I find it interesting to read the wills of famous people. What I’ve seen is some of them prepared better than others. Some have handwritten wills that have scratch and scrabble. Others have nice typed letters. The most recent will I reviewed was that of Frank Sinatra. Yes, Ole Blue Eyes, himself!
There were a couple of things I found interesting in Frank Sinatra’s will. One is that he gave his current wife all his rights to licensing and 25% of his royalties and various other pieces of property. However, he conditioned it on them being married at the time of his death. That is not uncommon. The interesting part is he also made “living together” at the time of his death a condition for her to inherit the property.
I find this interesting and smart. Some couples separate but do not finalized the divorce. Some couples wait months or years to finalize it. As I recently blogged, Ric Ocasek, the lead singer of The Cars, was separated from his wife of 28 years at the time of his death. They had been separated for three years but arguably were still living together. However, he changed his will and left her nothing because he claimed she had abandoned him.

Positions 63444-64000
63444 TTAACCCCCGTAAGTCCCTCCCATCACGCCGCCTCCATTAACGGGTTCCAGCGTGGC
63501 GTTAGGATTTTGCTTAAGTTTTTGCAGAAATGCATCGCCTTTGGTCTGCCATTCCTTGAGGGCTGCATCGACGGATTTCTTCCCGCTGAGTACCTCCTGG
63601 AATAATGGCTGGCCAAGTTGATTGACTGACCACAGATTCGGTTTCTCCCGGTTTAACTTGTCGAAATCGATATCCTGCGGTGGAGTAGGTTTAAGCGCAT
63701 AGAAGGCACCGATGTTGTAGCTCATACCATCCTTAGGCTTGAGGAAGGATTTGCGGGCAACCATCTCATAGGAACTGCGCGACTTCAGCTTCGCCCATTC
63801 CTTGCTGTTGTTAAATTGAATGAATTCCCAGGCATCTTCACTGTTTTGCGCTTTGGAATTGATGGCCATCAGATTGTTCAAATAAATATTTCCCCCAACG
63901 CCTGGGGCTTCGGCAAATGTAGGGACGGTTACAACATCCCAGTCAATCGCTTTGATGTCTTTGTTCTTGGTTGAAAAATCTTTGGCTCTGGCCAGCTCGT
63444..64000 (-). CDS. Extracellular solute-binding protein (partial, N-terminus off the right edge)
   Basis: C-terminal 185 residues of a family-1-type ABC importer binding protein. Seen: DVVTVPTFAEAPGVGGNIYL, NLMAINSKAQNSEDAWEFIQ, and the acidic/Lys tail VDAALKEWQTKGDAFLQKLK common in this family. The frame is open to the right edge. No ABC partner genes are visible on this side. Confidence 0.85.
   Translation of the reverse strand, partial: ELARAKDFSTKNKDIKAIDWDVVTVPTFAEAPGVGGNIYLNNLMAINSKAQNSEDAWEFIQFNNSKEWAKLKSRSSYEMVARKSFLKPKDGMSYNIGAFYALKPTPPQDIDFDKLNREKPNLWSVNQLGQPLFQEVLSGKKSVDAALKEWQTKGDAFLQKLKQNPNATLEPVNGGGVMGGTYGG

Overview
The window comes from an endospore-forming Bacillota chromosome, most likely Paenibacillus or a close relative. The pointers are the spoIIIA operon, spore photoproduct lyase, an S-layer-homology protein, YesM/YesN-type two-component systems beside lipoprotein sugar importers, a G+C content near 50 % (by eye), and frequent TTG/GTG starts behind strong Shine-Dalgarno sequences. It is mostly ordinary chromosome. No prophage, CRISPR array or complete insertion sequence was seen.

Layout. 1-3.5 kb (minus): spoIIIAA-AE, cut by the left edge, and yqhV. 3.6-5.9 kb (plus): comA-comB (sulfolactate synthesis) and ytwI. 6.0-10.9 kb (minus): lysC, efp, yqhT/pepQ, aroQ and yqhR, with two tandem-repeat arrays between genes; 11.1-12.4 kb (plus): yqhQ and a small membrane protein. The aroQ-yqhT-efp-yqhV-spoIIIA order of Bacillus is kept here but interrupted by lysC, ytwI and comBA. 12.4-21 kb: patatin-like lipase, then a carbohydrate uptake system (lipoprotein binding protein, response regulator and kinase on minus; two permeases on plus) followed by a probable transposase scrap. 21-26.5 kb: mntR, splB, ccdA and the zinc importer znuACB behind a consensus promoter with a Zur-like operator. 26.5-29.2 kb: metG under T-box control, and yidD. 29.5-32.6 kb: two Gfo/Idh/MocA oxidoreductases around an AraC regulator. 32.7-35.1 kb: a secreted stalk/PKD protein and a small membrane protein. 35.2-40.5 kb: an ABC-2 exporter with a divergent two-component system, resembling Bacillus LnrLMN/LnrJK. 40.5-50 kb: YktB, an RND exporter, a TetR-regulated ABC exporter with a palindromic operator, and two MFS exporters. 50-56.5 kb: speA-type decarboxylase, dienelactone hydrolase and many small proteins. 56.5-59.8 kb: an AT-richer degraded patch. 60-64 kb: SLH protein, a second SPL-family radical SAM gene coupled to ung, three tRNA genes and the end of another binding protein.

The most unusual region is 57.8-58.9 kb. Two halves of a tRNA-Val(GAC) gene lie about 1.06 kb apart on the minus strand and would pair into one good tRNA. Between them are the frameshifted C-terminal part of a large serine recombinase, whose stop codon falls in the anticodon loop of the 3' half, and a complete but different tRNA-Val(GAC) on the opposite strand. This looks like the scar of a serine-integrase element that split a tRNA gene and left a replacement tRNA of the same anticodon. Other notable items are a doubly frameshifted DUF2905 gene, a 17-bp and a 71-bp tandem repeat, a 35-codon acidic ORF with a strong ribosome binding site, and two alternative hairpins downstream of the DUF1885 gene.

I had a friend who was in his early 50’s when he died tragically in a car wreck. He had been divorced for over 10 years. However, he had been living with a girlfriend for many years. Unfortunately, he did not update the will that he had drafted when he was married. He did not even update his emergency contact information at work. Therefore, his ex-wife was given the death notification instead of his live-in girlfriend. In some states, his ex-wife would have inherited his property.
In Texas, there is some protection for those who fail to remove their ex-spouse’s name from their will. The Texas courts will read all provisions in a will in favor of a former spouse as being null and void. Exceptions have been made. To be safe, you should consider changing your will after the divorce. You may also want to change your will during the pending divorce like Ric Ocasek.
The second interesting thing I found in Frank Sinatra’s will was that he had a “no contest” clause. The clause states that any beneficiary or legal heir of his will shall be disinherited if they contest the will, claim entitlement to any asset under a written or oral contract, challenge the appointment of the executor or object to the interpretation of his will adopted by his executor. If you want to discourage a person from contesting your will, you should give them some property under the will that they do not want to lose. Otherwise, they have nothing to lose by contesting the will.
There are some lessons to be learned from Frank Sinatra who lived the words he sang -- “I did it my way.”
For free consultation about your estate planning needs, contact the Law Office of Hugh Spires, Jr., PLLC at 210-874-5700 or hspires@TexasWillsLawyer.com.